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From: TSS ()
Subject: POSSIBLE BSE IN A 1990 UK GOAT SAMPLE DEFRA
Date: February 10, 2005 at 12:10 pm PST

-------- Original Message --------
Subject: POSSIBLE BSE IN A 1990 UK GOAT SAMPLE DEFRA
Date: Thu, 10 Feb 2005 13:51:25 -0600
From: "Terry S. Singeltary Sr."
Reply-To: Bovine Spongiform Encephalopathy
To: BSE-L@LISTSERV.KALIV.UNI-KARLSRUHE.DE


##################### Bovine Spongiform Encephalopathy #####################

58/05

8 February 2005


POSSIBLE BSE IN A 1990 UK GOAT SAMPLE

Scientists at the Veterinary Laboratories Agency have informed Defra
that a goat, confirmed as having scrapie in 1990, may have had BSE.

More sensitive testing methods have found the sample had traits similar
to samples from goats experimentally infected with BSE. Further tests
will now be carried out.

The VLA made the finding following the recent case of BSE in a goat from
France. The VLA had been checking whether methods developed to
discriminate between scrapie and BSE in sheep could also differentiate
these diseases in a goat.

The goat appears to have originated from premises in Scotland;
investigations have revealed that the original keeper is no longer in
business at these premises.

The single result, using just one test method, is insufficient to
confirm that the goat had BSE, and further rapid molecular methods to
discriminate BSE and scrapie cannot be applied because no frozen tissues
are available.

Researchers from the VLA have been asked to carry out tests to follow up
these initial findings. Further work will now need to be performed and
this will take 1-2 years, at the earliest, to complete.

Defra's Chief Veterinary Officer, Debby Reynolds, said: "It is important
to put this initial finding into context. It dates back to 1990 which
was at the height of the BSE outbreak in cattle and before the
reinforced feed ban was introduced in 1996. This means that there is a
distinct possibility that the animal, if infected with BSE, was exposed
to contaminated feed.

"In light of the recent case of BSE in a goat from France, the European
Commission says it is important to perform increased surveillance on
goats on a European-wide basis to establish the current incidence of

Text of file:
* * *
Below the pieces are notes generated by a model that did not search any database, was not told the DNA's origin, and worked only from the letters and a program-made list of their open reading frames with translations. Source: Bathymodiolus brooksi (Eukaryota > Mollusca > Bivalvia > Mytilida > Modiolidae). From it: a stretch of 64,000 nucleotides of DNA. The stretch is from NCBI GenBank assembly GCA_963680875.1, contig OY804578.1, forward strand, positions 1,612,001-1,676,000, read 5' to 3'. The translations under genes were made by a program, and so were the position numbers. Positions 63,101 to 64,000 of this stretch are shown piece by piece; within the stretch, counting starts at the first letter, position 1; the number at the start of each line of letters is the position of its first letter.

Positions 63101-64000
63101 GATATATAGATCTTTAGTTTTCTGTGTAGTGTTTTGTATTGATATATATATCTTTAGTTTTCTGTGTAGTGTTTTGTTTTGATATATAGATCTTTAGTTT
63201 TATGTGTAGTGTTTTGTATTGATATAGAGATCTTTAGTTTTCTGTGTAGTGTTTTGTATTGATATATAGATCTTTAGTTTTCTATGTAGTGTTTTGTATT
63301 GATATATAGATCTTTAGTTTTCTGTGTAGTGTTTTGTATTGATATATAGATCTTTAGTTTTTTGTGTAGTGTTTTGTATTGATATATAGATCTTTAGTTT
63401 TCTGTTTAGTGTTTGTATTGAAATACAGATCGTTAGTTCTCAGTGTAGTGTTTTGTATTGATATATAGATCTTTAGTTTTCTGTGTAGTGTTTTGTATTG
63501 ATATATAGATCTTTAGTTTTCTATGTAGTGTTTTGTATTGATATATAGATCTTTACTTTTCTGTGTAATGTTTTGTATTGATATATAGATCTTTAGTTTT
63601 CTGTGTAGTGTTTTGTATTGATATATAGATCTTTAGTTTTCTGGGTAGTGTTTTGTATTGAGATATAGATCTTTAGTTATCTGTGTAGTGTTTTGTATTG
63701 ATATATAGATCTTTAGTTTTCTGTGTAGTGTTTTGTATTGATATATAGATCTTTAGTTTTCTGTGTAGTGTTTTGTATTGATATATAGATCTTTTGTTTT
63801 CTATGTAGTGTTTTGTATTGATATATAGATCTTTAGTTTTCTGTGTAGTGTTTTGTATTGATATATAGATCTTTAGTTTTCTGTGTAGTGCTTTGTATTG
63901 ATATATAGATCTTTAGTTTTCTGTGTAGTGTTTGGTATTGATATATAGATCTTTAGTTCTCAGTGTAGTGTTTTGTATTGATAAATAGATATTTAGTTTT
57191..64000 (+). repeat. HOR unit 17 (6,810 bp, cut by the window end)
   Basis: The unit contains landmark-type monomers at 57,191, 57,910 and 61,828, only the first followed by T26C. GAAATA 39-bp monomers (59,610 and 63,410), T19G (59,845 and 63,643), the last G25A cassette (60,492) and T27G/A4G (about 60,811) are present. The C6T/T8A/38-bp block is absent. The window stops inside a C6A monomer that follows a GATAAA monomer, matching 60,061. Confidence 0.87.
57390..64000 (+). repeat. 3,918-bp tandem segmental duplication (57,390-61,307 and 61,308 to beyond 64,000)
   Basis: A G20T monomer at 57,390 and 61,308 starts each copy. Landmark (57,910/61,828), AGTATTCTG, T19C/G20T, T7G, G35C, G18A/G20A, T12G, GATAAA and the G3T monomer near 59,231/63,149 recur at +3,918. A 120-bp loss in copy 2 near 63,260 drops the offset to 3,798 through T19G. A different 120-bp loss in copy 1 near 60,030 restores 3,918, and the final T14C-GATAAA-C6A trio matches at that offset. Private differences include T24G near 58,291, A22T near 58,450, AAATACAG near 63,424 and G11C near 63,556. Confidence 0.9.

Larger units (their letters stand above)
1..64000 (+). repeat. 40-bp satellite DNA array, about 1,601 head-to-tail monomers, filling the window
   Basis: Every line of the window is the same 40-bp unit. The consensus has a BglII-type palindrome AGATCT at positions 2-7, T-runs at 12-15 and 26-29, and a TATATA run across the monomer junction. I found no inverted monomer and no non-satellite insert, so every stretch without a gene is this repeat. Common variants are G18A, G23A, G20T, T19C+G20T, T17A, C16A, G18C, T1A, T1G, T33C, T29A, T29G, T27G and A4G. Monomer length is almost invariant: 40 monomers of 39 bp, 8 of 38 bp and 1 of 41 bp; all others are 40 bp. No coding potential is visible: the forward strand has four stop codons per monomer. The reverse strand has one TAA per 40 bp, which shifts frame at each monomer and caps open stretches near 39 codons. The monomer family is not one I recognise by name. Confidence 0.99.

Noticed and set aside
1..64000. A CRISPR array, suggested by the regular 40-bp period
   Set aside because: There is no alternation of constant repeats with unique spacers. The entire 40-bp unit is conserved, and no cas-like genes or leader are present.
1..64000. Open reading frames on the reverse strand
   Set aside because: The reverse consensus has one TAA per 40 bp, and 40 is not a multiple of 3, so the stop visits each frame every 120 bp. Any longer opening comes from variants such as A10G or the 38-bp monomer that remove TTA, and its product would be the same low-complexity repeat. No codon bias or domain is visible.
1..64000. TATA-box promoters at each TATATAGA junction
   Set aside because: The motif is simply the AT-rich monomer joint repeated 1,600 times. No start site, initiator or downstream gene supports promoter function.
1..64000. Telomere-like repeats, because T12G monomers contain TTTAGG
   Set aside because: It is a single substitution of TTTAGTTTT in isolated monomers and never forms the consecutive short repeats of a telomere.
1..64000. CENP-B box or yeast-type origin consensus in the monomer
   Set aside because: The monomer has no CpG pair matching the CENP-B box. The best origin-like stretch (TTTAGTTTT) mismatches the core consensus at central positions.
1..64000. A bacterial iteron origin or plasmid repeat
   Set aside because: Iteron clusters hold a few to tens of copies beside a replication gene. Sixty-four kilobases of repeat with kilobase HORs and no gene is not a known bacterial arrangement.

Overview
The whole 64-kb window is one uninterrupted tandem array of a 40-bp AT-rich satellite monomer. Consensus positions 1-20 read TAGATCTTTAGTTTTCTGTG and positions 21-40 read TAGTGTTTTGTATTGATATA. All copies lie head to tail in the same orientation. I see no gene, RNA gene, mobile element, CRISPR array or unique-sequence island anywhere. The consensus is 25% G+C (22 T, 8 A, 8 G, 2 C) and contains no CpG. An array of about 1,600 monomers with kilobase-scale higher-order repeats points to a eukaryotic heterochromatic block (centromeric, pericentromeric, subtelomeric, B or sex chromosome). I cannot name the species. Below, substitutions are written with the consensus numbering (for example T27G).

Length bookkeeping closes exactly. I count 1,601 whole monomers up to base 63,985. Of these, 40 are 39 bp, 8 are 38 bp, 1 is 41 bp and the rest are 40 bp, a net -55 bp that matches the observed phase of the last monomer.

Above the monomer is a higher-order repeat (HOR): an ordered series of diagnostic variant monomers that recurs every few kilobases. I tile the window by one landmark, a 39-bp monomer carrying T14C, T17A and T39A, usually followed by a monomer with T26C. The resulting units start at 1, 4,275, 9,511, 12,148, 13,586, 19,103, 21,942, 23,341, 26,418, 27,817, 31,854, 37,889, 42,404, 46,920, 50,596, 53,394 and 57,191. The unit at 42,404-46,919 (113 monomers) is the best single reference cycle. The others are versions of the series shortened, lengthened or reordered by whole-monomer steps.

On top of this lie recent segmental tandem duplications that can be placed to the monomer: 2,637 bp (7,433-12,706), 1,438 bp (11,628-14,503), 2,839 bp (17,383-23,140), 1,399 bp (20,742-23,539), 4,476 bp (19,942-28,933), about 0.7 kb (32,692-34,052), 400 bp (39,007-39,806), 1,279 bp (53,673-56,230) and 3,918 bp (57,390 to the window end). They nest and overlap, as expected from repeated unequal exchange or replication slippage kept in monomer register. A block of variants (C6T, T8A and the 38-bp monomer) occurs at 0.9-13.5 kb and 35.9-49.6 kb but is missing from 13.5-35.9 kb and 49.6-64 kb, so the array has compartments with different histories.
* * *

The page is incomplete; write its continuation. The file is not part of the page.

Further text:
TSEs in the goat population. In line with this, Defra will be stepping
up its TSE surveillance programme for goats."

Defra will be asking the Spongiform Encephalopathy Advisory Committee
for their comments on this finding at their meeting on the 3 March.

------------------------------------------------------------------------

Notes for editors

1. Further details about the case of BSE in a French goat detected in
2002 can be found on the European Commission's website at:
http://europa.eu.int/rapid/pressReleasesAction.do?reference=IP/05/105&format=HTML&aged=0&language=EN&guiLanguage=en
.


2. More details concerning the feed ban is available on the Defra
website: www.defra.gov.uk/animalh/bse/controls-eradication/feed-ban.html
.

3. General information relating to BSE can be found at:
www.defra.gov.uk/animalh/bse/index.html
.

4. General information relating to scrapie can be found at:
www.defra.gov.uk/animalh/bse/othertses/scrapie/index.html
.

------------------------------------------------------------------------

http://www.defra.gov.uk/news/2005/050208a.htm


Possible case of BSE agent in a UK goat that died in 1990

Editorial team (eurosurveillance.weekly@hpa.org.uk
), Eurosurveillance editorial
office

Following the confirmation in January 2005 of a French goat having a
transmissible spongiform encephalopathy indistinguishable from bovine
spongiform encephalopathy (BSE) [1,2], the United Kingdom Department for
Environment, Food and Rural Affairs has announced that a goat in the
United Kingdom (UK), confirmed as having scrapie in 1990, may have had
BSE [3].

More sensitive testing methods have found that a sample from the goat
had traits similar to goats experimentally infected with BSE. However,
this single result is insufficient to confirm that the goat did have
BSE. Further testing, including bioassays, which take around 2 years to
complete, are now necessary.

The year 1990 was the height of the BSE outbreak in cattle in the UK. A
ban on feeding meat and bone meal to ruminants was introduced across the
European Union in 1994. The TSE surveillance programme of sheep and
goats will be increased in the United Kingdom, in line with the
announced increases across the European Union.

The European Community TSE Reference Laboratory at the Veterinary
Laboratories Agency
(http://www.defra.gov.uk/corporate/vla/science/science-tse-rl-intro.htm)
will complete the testing.

References:

1. Eurosurveillance. BSE agent in goat tissue: first known naturally
occurring case confirmed. Euro Surveill 2005; 10(1): Epub 3
February 2005. (http://www.eurosurveillance.org/ew/2005/050203.asp#1)
2. European Commission. Case of BSE in a goat confirmed: Commission
extends testing programme. Press release IP/05/105, 28 January
2005.
(http://europa.eu.int/rapid/pressReleasesAction.do?reference=IP/05/105&format=HTML&aged=0&language=EN&guiLanguage=fr
)

3. Department for Environment, Food and Rural Affairs. Possible BSE
in a 1990 UK goat sample. Press release 58/05, 8 February 2005.
(http://www.defra.gov.uk/news/2005/050208a.htm)


TSS

######### https://listserv.kaliv.uni-karlsruhe.de/warc/bse-l.html ##########






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